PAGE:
Growth in allied health programs is one reason why UNCW is working on a $66 million building on its campus funded through the ConnectNC bond. Veterans Hall will be the base for existing health and human services degree programs and give space for potential new programs, including in health care administration and analytics, speech language pathology and physician assistant studies, officials have said.
 
Wilmington’s growing financial technology community also has looked to UNCW, in part, to provide the employees it needs. Computer science and information technology programs have helped prepare undergraduates and master’s level students for careers in this industry.
 
“Wilmington’s fintech industry has over 1,000 employees; 300 of them come from us,” Sartarelli said. “We also just graduated 62 students from our master of accountancy program.”
 



Pulling in Dollars

 
One goal the university is still working to achieve is to increase its amount of research.
 
“We’ve made progress but we still don’t have enough research,” Sartarelli said. “We have $12 million in sponsored research and $17-18 million in total research – not as much as I want. My original goal was $30 million.”
 
The university has seen major gains in fundraising – another strategic plan goal – in recent years. According to figures supplied by UNCW’s Office of University Advancement, gifts, pledges and planned gifts in the first five months of the 2018-19 fiscal year totaled almost $14 million, over $2 million more than in the entire 2014-15 fiscal year.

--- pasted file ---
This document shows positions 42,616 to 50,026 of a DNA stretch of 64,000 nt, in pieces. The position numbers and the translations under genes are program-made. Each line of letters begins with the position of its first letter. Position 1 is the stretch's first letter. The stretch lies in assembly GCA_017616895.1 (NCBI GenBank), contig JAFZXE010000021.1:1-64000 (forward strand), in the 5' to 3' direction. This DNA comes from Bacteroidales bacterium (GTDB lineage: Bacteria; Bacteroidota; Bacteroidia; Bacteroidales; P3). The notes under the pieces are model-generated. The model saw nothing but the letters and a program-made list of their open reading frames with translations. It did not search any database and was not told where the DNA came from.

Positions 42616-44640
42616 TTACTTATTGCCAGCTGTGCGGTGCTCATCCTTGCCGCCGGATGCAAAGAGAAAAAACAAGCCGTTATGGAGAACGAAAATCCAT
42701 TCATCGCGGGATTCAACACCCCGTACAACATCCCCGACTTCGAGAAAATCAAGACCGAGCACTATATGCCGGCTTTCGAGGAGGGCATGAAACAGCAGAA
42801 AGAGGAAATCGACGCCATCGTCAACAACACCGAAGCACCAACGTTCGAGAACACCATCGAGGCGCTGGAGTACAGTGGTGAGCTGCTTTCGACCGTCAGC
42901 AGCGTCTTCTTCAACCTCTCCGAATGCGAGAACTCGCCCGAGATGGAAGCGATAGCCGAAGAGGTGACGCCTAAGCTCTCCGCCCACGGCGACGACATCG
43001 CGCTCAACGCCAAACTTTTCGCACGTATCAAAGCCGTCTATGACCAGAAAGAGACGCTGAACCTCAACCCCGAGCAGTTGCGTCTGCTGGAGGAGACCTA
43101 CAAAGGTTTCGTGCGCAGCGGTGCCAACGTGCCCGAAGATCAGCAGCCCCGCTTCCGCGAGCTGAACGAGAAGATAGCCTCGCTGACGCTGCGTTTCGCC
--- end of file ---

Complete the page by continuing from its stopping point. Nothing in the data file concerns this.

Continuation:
Two major gifts have provided important resources. The first, in May 2017, was a $5 million gift from Quality Chemical Laboratories and became the school’s largest corporate gift in its history. The commitment from Quality Chemical CEO and former UNCW chemistry professor Yousry Sayed and his wife, Linda, is being used to support development of new programs related to chemistry and pharmaceutical sciences.
 
Then, in December 2018, alumnus and former Old Dominion Freight Line CEO David Congdon and his wife, Helen, made a $10 million commitment, the largest outright gift commitment in the university’s history. It will establish the David S. Congdon School of Supply chain, Business Analytics and Information Systems within the Cameron School of Business.
 
Gifts like these can encourage others to give, said Eddie Stuart, UNCW’s vice chancellor for university advancement.
 
The university saw a 19% increase in the number of alumni donors between FY 2014-15 and FY 2017-18. In 2018 it was recognized by CASE, the Council for the Advancement and Support of Education, for its overall improvement in fundraising.
 
At the end of FY 2017-18 the university’s endowment was valued at $98 million.
 
A major capital campaign is taking shape under the leadership of Stuart and Sartarelli, who are currently laying the foundation for what they term UNCW’s “largest comprehensive campaign.”
 

Next Chapter

 
Even as UNCW works to achieve the goals laid out in its 2016-21 strategic plan, the chancellor is looking ahead to goals for the following five years.
 
Sartarelli says the 2021-26 plan will include a focus on engineering and a move from a master’s degree- granting institution to a doctoral institution. UNCW will launch its first undergraduate engineering program, a major in coastal engineering, this fall.
 
“The way I see it, for the next 10 to 15 years it will be important to cultivate and develop all types of engineering programs and at the same time do more research,” he said. “It will be good for the region.
 
“We plan to have 25,000 to 30,000 students in 15 years and be a fully doctoral institution. In 2050 this area will probably have 700,000 to 800,000 people. The university will keep growing,” he said. “I want to make sure by the time I leave it is growing with the best-quality faculty and students and with degrees that are relevant to the area. We want to do clinical research that contributes to the greater good, as well as arts and sciences, performing arts and athletics.
 
“It’s a very important role we play, and we have been responding to the needs of the marketplace very well.”